Government is strutcurally bought, paid for and owned by the public which gives them the right to access an or all departments and information of relevance to them as tax paying citizens.
    Private and non-nationalised companies should not be forced to comply with accessibility guidelines.

    They should be encouraged to do so, but should have the right to pass on the 'opportunity' should they decide that it is not iin their interest to do comply.

    Whether or not a company feels that appealing to a differently-abled sector is financially appropriate to them should be *their* decision, not the governments.
    Who is likely to know more about selling shoes- the government or the owner of a shoe store?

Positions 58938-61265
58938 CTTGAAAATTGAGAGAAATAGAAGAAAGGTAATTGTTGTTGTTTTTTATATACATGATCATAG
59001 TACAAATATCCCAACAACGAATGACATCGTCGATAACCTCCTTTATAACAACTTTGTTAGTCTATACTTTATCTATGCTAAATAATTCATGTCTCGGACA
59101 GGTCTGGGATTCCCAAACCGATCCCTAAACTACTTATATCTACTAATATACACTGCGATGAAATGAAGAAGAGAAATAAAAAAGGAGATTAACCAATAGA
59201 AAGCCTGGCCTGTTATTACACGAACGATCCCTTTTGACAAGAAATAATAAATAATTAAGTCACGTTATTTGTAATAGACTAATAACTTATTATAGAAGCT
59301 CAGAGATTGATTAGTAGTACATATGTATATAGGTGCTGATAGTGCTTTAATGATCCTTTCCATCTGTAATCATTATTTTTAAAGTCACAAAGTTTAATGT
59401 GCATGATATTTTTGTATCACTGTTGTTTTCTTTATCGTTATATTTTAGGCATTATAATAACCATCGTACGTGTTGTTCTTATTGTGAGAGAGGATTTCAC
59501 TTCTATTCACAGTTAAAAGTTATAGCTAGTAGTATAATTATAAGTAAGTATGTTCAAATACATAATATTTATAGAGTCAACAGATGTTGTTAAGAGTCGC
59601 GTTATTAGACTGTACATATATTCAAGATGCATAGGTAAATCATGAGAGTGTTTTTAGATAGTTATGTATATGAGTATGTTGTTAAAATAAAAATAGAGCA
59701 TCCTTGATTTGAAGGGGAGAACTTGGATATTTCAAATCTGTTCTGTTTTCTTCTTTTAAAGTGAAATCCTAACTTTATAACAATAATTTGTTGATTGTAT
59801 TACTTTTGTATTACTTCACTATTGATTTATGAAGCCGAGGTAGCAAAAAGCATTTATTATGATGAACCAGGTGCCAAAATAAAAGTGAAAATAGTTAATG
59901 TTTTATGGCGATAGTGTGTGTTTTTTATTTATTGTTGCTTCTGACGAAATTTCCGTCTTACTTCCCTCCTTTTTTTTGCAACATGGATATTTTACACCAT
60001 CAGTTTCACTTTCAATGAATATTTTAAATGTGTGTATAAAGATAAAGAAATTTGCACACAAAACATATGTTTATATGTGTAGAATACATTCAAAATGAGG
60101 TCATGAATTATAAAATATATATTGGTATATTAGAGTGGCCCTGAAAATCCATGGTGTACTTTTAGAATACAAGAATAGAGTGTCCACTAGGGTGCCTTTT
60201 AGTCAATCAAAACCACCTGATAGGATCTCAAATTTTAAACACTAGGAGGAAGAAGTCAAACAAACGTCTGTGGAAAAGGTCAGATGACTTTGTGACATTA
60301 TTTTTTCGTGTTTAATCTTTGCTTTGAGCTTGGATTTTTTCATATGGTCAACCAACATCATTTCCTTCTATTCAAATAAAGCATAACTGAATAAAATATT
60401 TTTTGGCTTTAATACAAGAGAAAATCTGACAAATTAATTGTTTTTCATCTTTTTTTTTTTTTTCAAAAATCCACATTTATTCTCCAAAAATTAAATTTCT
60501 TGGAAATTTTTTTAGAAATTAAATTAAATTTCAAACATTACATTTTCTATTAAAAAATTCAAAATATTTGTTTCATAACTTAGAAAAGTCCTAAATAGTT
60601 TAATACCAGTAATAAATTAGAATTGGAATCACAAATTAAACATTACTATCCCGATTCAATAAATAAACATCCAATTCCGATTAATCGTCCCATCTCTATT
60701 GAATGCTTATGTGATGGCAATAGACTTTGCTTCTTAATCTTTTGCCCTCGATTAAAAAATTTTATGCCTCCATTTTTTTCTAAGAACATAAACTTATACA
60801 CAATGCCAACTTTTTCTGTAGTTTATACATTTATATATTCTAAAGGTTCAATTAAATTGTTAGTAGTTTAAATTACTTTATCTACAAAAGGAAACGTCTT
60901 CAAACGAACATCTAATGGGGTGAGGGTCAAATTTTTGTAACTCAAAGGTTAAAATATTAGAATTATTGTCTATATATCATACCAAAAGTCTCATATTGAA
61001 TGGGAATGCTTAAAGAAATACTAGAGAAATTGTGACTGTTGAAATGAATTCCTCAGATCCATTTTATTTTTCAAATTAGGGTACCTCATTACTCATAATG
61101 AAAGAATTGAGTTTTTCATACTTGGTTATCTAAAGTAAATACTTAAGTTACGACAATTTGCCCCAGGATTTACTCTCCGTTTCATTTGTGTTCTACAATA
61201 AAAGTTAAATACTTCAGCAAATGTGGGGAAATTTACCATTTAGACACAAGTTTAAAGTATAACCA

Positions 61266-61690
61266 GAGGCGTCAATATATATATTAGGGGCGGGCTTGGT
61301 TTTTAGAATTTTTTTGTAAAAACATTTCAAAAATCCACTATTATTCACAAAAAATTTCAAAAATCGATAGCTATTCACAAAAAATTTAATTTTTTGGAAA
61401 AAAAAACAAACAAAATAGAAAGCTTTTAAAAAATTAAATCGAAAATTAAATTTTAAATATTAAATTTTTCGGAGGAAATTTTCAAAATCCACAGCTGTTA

Whether or not a site involves larger files (for example) is just another decision that the site owners *alone* should make when trading off authenticity of experience with download delay.
    Business decisions should be left to the business community to make for themselves.
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  19. #19
    Sidewalking anode's Avatar
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    Section 508 goes past .gov. If you are not 508 compliant, you are ineligible to provide government procurement. The US government is of course, the single biggest consumer in the U.S.

    Of course site owners should make their own decisions. I would say "I am not interested in these potential visitors' business" is not a great business decision. Feel free to disagree.
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  20. #20
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    Quote Originally Posted by anode
    Of course site owners should make their own decisions. I would say "I am not interested in these potential visitors' business" is not a great business decision. Feel free to disagree.